February 01, 2010

The Return of the Living Dead

In The Return of the Living Dead (1985), writer-director Dan O’Bannon treats us to a garishly funny and violent zombie spoof that seems like a strange mix of 1950’s science fiction and 1980’s punk. The production design often makes us feel like we're watching an expanded version of Michael Jackson's "Thriller" music video. The exuberant comic-book-feel of the horror is in that kind of vein, and the humor is in-your-face, as it should be with this kind of material.

Referencing George Romero’s 1968 cult classic Night of the Living Dead early on (partly to dispel confusion that this was a sequel to that movie), Return purports to tell us the "true" story of the living dead, and how it was all the Army's fault.

The disheveled corpses, sleeping peacefully in a dilapidated cemetery, are inadvertently revived when a military-developed chemical leaks into the atmosphere and over their graves. To the horror of some unsuspecting punk teenagers (with nicknames like “Trash” and “Suicide”) who unwittingly picked the graveyard as a place to party the night away, these zombies are hungry for brains and can run—fast. They can also talk, a gimmick that allows for at least two good jokes involving police radios. Despite all the problems in store for the adolescent characters, the adults apparently have much more at stake than their safety. Clu Gulager, as the owner of a nearby medical supplies warehouse, recognizes his culpability in hiding the lost military canisters that unleashed the troublesome gas into the air (infecting two of his employees—James Karen and Thom Matthews—in the process).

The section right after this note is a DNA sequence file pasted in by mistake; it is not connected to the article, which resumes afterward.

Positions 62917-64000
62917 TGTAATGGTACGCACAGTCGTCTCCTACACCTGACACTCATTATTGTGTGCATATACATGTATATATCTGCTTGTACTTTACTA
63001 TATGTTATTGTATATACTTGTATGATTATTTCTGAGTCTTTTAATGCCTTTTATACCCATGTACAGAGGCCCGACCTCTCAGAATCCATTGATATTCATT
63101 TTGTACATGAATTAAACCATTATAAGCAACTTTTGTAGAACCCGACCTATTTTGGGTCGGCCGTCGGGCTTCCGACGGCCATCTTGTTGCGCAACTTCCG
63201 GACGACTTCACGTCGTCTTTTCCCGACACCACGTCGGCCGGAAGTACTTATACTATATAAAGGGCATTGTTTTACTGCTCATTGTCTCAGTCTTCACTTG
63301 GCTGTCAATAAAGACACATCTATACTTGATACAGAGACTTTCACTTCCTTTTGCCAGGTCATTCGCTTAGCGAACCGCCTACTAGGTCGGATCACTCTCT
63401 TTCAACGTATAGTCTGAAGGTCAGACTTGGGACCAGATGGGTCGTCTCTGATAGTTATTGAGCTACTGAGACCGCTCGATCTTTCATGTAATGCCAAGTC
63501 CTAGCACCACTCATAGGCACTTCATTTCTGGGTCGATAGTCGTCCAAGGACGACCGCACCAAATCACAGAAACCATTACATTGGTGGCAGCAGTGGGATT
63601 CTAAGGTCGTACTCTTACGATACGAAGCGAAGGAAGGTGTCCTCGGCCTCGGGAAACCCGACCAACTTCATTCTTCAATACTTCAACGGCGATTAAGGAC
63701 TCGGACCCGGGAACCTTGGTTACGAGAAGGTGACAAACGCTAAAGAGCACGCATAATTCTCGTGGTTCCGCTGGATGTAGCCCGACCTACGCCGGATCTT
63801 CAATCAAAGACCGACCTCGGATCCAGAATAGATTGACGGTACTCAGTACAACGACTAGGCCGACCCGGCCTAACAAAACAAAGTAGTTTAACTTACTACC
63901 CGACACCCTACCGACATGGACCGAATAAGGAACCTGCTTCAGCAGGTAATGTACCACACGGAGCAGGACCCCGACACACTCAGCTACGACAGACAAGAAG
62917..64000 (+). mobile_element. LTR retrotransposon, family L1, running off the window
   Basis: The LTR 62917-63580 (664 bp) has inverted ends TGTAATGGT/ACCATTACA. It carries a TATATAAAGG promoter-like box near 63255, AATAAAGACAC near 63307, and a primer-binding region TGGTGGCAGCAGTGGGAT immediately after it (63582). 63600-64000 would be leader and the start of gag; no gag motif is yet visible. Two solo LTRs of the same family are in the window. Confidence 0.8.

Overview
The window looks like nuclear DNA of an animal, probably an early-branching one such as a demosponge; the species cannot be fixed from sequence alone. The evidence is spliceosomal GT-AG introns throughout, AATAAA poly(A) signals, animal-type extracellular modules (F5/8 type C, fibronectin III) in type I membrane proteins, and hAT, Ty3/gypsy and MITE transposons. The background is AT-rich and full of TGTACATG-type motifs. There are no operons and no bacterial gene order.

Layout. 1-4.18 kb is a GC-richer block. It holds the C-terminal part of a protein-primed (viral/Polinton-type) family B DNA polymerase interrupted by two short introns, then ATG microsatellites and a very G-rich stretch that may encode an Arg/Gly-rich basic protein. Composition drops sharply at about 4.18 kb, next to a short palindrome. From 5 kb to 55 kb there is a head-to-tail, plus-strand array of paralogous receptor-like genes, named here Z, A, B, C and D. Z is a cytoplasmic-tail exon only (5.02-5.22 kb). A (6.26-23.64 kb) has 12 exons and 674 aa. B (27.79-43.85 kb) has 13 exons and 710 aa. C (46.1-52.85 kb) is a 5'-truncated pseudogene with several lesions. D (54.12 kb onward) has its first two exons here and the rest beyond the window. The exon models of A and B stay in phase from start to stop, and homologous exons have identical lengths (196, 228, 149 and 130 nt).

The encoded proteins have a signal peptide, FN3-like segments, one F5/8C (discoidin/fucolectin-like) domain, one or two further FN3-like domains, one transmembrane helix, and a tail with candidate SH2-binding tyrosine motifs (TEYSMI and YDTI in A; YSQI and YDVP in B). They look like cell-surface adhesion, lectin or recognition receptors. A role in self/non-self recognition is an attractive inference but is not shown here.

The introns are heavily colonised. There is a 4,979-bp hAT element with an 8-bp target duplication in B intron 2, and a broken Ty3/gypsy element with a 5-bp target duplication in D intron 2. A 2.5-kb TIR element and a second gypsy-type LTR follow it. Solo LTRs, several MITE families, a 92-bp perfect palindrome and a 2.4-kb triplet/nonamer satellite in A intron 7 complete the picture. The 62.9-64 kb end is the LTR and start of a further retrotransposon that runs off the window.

Return of the Living Dead is as much a part of its time as Night of the Living Dead was a time capsule of the 1960s, and yet both films seem to be telling us something very disturbing about our culture, then and now. Instead of the Bomb coming from the Russians, it comes from within our own borders, a rather chilling concept that endures even now.

Better than most of the walking dead movies, Return of the Living Dead spews gore and humor in equal doses. Despite its deviations from Romero’s “form,” zombie fans have embraced this as a minor classic with an ending as ironic as that of Night. With Don Calfa, Beverly Randolph, Miguel Nunez, Linnea Quigley, Brian Peck, Jewel Shepard, John Philbin, and Mark Venturini. ½

No comments: